Years published: 2023
NORD gratefully acknowledges Diego Quintero, BS, Caitlin Harrington, BS, Lamrot Tulu, BS, Jay Vaunado II, BS, and MaryAnn Campion, EdD, MS, Stanford University MS Program in Human Genetics and Genetic Counseling, and Sarah E. Sheppard, MD, PhD, Eunice Kennedy Shriver National Institute of Child Health and Human Development, for the preparation of this report.
Wiedemann-Steiner syndrome (WSS) is a rare genetic condition that can affect multiple organ systems. Many patients with this condition have symptoms including developmental delay, intellectual disability or autism and excessive hair growth in unusual places on the body (hypertrichosis). Characteristic facial features include a short distance between the upper and lower eyelid or down-slanting eyes (narrow or down-slanting palpebral fissures), a drooping upper eyelid over the eye (ptosis), wide-set eyes (hypertelorism), long eyelashes, thick eyebrows, wide nose (wide nasal bridge), deep-set nose (depressed nasal bridge), long vertical groove under the nose, low hairline, high palate, and dental/oral abnormalities. Additional findings can also be associated with the condition but are not always present. These anomalies may include growth delays, neurological abnormalities, muscular and skeletal differences, gastrointestinal differences, cardiac abnormalities, genitourinary anomalies, and endocrine problems. WSS is caused by a change in the KMT2A gene (previously known as the MLL gene).
Each patient with Wiedemann-Steiner syndrome can have very different symptoms making it difficult for physicians to accurately identify and diagnose patients. There are many conditions with similar symptoms, and there are no set diagnostic criteria for WSS. Therefore, WSS is much less likely to be diagnosed in patients without access to genetics providers or testing.
People with Wiedemann-Steiner syndrome can have a broad range of symptoms that affect many body systems. Not everyone will have all the symptoms mentioned below, and the body systems affected can differ from person to person. The symptoms may be present at birth but can also begin later during infancy or childhood.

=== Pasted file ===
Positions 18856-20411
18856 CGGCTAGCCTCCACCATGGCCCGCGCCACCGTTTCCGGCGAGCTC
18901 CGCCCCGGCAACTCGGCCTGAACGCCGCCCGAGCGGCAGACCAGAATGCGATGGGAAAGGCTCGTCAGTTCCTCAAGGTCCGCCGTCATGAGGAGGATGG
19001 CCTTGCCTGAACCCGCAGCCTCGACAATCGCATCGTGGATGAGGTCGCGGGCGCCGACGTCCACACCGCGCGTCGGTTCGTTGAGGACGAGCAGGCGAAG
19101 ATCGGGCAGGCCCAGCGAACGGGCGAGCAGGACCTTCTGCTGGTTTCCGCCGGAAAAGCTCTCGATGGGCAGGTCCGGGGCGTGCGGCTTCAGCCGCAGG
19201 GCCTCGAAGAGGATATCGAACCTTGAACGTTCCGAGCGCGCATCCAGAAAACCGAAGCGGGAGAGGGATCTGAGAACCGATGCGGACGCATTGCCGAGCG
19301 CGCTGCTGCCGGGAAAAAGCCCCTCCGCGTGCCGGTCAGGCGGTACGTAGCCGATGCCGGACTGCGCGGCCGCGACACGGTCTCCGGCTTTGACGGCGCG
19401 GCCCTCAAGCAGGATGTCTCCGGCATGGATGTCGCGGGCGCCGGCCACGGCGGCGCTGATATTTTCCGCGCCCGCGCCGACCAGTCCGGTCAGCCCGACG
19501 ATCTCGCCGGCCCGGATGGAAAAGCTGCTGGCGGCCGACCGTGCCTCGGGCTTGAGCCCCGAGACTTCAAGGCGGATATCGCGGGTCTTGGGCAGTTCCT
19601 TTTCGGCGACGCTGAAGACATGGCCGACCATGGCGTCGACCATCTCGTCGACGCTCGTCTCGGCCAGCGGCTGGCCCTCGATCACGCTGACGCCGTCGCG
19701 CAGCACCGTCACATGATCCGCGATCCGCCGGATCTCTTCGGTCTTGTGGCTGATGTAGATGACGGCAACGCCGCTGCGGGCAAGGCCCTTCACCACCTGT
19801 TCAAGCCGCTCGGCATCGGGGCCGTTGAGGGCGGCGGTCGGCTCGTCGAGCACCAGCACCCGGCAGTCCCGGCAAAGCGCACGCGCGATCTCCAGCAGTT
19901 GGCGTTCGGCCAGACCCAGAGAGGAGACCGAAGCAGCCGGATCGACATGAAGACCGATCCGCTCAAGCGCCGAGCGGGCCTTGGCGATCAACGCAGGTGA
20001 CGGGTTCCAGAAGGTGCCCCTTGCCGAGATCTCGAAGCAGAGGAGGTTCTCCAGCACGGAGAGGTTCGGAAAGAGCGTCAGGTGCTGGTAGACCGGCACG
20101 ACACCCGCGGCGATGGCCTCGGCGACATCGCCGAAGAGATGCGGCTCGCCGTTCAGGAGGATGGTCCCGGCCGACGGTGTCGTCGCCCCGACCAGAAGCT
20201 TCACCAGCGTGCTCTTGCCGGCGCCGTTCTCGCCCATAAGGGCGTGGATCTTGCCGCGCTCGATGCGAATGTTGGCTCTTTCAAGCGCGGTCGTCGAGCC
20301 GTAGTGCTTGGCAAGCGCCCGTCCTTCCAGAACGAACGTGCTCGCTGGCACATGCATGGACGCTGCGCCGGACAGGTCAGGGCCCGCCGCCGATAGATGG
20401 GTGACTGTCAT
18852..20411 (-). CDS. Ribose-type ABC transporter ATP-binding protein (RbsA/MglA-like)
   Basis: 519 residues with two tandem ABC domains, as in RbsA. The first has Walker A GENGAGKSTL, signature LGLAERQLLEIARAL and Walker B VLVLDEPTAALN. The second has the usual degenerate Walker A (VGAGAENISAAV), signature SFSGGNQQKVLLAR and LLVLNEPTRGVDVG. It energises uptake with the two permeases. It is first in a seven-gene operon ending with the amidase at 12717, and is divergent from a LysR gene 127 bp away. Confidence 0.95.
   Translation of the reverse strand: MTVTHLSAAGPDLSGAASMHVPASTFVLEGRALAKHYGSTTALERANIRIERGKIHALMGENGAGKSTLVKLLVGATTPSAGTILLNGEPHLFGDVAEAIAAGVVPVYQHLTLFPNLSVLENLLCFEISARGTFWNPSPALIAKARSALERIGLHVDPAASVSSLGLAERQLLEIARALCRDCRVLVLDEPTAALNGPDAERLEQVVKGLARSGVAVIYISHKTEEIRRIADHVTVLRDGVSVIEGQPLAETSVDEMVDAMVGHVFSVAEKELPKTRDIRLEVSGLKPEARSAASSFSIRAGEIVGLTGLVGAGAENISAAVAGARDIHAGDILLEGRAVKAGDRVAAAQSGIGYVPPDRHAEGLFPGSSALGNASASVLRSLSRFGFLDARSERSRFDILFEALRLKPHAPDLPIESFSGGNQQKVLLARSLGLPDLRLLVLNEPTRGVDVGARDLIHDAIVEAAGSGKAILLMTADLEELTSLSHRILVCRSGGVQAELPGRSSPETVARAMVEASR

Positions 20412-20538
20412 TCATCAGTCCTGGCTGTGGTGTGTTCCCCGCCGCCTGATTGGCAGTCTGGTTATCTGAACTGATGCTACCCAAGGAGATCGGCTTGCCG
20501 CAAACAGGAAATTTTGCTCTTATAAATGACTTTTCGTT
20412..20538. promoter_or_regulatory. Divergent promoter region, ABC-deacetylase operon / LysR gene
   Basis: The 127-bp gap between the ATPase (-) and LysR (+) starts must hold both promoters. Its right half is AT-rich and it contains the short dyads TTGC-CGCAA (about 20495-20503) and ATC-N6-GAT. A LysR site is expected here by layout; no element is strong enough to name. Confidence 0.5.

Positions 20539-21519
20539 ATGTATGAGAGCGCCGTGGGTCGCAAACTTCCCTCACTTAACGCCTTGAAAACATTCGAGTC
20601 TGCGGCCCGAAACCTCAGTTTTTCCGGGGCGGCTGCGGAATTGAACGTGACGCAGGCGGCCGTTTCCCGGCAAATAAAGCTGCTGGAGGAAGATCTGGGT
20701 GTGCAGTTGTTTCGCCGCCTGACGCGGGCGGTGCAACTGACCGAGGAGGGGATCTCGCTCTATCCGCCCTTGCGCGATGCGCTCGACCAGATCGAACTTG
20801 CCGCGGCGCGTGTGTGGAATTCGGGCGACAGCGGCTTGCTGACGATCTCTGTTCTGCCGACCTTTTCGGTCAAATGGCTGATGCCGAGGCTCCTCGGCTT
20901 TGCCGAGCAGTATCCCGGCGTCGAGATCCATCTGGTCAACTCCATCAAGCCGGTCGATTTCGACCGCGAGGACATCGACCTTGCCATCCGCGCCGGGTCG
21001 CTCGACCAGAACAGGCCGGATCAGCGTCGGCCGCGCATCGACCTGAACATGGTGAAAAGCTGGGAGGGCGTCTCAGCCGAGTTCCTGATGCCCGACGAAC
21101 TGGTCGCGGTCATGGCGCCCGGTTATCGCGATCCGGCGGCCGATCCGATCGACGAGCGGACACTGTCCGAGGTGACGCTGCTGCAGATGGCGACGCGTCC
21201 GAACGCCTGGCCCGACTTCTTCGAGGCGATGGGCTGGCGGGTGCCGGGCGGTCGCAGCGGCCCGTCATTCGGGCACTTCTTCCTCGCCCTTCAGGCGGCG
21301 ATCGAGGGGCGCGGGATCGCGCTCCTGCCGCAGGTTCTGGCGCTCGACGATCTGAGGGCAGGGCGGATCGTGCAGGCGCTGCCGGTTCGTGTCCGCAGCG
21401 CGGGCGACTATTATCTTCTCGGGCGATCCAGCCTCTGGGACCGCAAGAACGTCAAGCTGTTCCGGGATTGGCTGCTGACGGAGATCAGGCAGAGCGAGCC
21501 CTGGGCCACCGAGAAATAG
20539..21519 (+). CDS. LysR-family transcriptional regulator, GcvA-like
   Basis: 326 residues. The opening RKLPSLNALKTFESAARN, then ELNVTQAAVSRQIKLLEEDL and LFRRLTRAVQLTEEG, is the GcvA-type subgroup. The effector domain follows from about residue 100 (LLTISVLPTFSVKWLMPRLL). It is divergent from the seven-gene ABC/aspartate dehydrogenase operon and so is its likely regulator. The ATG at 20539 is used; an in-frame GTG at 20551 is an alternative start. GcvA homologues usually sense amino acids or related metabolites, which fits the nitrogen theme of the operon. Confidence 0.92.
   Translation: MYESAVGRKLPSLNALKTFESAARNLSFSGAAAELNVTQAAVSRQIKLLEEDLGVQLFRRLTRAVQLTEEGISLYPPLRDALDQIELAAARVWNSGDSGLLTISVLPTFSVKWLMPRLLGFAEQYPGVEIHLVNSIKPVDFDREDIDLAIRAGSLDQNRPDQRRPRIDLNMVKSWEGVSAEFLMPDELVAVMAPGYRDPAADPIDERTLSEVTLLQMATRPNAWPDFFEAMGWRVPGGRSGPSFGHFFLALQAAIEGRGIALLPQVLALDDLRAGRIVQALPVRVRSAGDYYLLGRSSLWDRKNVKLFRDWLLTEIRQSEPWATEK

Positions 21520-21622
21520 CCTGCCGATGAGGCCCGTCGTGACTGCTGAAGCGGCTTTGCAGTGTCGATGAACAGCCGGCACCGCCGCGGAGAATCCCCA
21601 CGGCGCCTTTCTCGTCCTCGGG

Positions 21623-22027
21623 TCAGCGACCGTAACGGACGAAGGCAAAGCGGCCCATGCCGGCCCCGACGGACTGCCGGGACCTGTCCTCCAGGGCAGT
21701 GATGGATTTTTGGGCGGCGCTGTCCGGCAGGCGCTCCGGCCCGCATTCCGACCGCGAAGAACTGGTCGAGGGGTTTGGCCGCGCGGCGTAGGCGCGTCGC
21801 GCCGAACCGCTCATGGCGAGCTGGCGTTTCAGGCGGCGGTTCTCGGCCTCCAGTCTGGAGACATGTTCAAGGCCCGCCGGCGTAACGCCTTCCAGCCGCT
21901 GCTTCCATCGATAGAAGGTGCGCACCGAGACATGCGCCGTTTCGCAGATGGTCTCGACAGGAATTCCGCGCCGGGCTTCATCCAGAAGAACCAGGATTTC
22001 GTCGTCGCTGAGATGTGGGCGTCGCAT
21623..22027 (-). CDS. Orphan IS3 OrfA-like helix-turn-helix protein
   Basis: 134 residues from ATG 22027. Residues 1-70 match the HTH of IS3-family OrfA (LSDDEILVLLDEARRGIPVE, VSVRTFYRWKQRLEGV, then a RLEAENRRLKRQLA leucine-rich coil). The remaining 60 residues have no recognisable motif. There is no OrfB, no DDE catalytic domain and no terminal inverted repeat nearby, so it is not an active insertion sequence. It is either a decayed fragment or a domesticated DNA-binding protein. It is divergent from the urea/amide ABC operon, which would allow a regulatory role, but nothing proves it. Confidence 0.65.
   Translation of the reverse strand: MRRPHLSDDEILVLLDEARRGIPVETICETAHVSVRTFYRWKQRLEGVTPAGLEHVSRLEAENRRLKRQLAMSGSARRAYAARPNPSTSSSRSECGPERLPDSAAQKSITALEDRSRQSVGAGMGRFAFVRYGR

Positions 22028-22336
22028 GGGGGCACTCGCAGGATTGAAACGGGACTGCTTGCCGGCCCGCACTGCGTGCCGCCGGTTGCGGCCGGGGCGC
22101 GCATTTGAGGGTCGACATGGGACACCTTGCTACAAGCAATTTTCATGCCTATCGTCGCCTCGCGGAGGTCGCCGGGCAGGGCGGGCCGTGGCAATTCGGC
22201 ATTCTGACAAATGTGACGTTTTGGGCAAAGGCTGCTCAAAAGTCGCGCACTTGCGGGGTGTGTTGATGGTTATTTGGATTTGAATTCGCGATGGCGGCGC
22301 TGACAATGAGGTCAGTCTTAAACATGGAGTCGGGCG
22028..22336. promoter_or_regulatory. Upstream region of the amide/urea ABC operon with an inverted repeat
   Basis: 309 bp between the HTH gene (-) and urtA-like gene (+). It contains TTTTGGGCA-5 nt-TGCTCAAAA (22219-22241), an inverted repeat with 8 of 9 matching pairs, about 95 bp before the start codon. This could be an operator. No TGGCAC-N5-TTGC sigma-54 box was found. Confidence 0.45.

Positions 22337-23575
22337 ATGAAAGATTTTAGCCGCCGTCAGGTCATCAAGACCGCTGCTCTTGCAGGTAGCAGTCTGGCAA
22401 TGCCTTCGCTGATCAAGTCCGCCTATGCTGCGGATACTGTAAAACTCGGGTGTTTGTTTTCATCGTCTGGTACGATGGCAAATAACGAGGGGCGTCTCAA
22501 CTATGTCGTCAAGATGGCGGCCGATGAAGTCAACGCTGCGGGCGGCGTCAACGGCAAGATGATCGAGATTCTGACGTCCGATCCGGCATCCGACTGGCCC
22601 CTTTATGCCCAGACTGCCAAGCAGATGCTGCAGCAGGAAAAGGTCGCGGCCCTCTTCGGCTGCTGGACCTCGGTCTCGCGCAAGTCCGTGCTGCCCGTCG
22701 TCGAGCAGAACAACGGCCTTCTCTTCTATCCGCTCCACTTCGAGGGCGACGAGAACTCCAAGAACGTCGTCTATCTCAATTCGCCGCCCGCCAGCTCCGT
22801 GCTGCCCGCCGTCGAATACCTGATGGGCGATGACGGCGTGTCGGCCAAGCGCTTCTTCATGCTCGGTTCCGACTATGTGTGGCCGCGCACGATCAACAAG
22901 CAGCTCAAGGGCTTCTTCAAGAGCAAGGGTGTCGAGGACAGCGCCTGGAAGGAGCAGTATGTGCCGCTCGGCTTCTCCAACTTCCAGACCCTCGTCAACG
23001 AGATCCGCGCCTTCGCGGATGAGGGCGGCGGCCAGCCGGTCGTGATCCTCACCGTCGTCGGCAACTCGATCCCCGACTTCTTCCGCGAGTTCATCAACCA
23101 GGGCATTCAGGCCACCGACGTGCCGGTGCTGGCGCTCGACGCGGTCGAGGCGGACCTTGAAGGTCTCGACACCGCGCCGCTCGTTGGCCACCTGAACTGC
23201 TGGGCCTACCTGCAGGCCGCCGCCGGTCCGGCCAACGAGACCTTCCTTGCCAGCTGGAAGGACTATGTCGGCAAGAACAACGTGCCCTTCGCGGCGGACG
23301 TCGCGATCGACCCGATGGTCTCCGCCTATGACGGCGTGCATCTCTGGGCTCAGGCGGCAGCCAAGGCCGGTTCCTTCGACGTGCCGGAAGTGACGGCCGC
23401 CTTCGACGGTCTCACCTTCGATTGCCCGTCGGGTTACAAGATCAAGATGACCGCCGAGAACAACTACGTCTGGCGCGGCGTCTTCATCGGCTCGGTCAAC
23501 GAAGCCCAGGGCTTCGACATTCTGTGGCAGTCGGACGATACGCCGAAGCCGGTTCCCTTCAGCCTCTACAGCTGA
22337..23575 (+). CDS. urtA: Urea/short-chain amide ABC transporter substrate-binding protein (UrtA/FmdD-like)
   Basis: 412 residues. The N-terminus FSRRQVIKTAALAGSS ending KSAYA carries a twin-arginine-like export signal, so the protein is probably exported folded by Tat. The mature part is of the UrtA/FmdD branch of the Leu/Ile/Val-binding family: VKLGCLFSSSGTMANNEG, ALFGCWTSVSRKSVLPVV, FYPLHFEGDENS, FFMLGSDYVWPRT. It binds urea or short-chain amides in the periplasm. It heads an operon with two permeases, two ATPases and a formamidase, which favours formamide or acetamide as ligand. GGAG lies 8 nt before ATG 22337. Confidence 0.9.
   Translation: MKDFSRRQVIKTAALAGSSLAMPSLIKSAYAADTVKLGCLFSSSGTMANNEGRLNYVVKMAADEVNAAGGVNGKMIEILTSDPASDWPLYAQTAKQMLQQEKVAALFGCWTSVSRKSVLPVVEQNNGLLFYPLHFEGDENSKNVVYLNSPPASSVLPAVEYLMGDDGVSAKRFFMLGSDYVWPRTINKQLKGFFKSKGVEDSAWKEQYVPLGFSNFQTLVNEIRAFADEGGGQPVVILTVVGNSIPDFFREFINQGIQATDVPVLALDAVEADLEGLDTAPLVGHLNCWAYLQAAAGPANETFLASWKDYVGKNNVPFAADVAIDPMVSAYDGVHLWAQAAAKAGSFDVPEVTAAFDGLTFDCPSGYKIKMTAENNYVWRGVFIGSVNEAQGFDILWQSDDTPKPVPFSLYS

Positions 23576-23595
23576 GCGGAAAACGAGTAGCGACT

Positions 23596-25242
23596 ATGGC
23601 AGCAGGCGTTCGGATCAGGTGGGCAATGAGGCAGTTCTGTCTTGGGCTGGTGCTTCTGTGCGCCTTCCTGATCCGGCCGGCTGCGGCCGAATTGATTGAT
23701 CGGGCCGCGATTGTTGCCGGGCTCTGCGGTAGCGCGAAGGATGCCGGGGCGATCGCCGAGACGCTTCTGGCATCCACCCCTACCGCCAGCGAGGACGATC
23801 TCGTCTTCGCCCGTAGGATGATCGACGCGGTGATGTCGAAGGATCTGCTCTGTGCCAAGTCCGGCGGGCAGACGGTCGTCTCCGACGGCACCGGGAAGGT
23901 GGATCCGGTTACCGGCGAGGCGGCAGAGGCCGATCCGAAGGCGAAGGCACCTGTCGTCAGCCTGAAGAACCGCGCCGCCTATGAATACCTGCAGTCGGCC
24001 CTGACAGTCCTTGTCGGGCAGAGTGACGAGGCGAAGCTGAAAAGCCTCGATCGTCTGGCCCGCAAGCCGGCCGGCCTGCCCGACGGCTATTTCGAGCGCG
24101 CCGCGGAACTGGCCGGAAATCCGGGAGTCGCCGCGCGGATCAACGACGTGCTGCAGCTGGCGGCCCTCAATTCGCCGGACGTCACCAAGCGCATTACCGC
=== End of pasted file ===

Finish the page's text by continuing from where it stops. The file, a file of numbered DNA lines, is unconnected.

Signs of delayed growth and development can be low birthweight and failure to meet milestones in childhood, such as sitting, standing, walking and speech. Other symptoms can include feeding difficulties, short stature and early eruption of teeth. Some of the symptoms affecting the brain can include intellectual disability, abnormal brain MRI findings, low muscle tone (hypotonia) and more rarely, seizures. Many people with WSS have excessive hair growth on different parts of the body such as face, chest, back, elbows, thick eyebrows, unibrow and long eyelashes. Characteristic facial features include a short distance between the upper and lower eyelid or down-slanting eyes (narrow or down-slanting palpebral fissures), a drooping upper eyelid over the eye (ptosis), wide-set eyes (hypertelorism), wide nose (wide nasal bridge), deep-set nose (depressed nasal bridge), long vertical groove under the nose, low hairline, high palate and dental/oral abnormalities.
Additional findings can also be associated with the condition but are not always present. These anomalies may include growth delays, muscular and skeletal differences, gastrointestinal differences, cardiac abnormalities, genitourinary anomalies and endocrine problems. Constipation is another symptom that can be seen commonly in individuals with this condition. Skeletal issues including a dimple on the lower back (sacral dimple), short fingers or toes, abnormally curved fingers, puffy hands or feet and issues with the spine (vertebrae) are also common in individuals with Wiedemann-Steiner syndrome.